“The first is vision, for without vision there can be no forward movement. The second is faith in the purpose… keen, alive, kindled with enthusiasm. The third is courage to overcome all odds and difficulties.” The response of Mary McMillan, First APTA president, to the question, “What does it take to be a successful innovator?”
“I don't know what your destiny will be, but one thing I do know: the only ones among you who will be really happy are those who will have sought and found how to serve.” Albert Schweitzer, MD, Nobel Laureate
Have you ever wondered what it takes to remain passionate and invested throughout the course of a career? The above quotations highlight two interconnected attributes, both of which are supported by effective communication. The first is engagement, the focused alignment of personal resources with a meaningful purpose outside of oneself. The second is engaged professionalism, the application of values and knowledge in the service of work that benefits society. This chapter explores the concepts of engagement and engaged professionalism from a life-work perspective while emphasizing communication skills, which enhance interactions in both realms.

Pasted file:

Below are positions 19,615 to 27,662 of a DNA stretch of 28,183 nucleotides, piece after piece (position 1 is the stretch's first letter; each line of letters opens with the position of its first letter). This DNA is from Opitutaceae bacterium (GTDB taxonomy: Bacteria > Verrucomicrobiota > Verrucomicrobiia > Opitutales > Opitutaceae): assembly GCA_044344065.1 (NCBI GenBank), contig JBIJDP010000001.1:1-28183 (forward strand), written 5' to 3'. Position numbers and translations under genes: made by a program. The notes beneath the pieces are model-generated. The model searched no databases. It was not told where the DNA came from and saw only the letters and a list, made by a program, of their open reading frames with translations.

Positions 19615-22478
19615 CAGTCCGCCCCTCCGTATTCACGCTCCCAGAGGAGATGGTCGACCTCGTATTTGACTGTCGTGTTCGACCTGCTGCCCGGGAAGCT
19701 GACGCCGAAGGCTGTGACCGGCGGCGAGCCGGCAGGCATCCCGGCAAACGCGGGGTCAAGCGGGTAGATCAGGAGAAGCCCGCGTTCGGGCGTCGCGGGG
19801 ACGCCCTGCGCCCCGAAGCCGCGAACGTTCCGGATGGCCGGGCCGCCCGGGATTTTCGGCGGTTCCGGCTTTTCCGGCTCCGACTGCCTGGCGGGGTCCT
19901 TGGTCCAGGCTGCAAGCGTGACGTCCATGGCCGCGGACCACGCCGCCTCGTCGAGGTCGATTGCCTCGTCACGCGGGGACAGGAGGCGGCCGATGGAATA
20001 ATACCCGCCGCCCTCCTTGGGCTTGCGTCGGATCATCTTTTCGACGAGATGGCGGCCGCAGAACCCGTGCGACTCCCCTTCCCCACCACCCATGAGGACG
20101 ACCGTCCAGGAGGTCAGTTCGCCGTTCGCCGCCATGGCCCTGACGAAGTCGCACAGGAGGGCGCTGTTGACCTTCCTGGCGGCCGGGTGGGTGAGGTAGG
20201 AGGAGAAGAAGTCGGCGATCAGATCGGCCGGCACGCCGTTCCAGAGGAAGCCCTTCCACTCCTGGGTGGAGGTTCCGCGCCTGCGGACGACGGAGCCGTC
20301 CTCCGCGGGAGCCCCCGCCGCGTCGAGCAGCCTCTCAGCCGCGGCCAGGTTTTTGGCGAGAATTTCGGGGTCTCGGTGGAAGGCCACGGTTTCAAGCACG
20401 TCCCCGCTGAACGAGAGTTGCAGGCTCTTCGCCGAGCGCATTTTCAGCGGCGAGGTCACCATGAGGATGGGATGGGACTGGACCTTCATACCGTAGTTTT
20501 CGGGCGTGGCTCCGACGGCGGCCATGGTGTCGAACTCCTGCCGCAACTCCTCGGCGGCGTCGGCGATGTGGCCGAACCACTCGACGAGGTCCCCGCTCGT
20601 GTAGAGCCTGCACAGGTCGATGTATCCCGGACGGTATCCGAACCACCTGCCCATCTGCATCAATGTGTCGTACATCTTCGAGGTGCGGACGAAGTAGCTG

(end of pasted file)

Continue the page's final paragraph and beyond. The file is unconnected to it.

Take This Job and Love It: The Essence of Engaged Professionalism
As you consider your future career as a physical therapist (PT), what excites you the most? What do you hope to accomplish? What contributions do you hope to make? Although these questions may be difficult to address while you are in the thick of your physical therapy studies, you are likely to find that they can be easily answered by physical therapists who continue to find meaning in their work. Most likely, these therapists are making positive contributions at many levels, which affect their patients, their coworkers, and their professional colleagues. These therapists embody a quality called engaged professionalism. Like you, they may have entered the profession with the worthy goal of helping others. In addition, as their professional skills developed, they probably found new opportunities to apply these in exciting and creative ways. Such therapists are likely to tell you that even after decades of practice, that they have never stopped learning. Luckily for us, many of these therapists are actively practicing in our midst. The following section describes such an individual.
A Compelling Example of Engaged Professionalism
Each year, the APTA Student Assembly names a physical therapist “living legend” who is invited to speak at the National Student Conclave. These individuals (who include Florence Kendall and Shirley Sahrmann) have all made professional contributions that have shaped our profession in groundbreaking ways. The living legends series is an inspiring opportunity for future physical therapists to interact with some of the most brilliant innovators of our profession.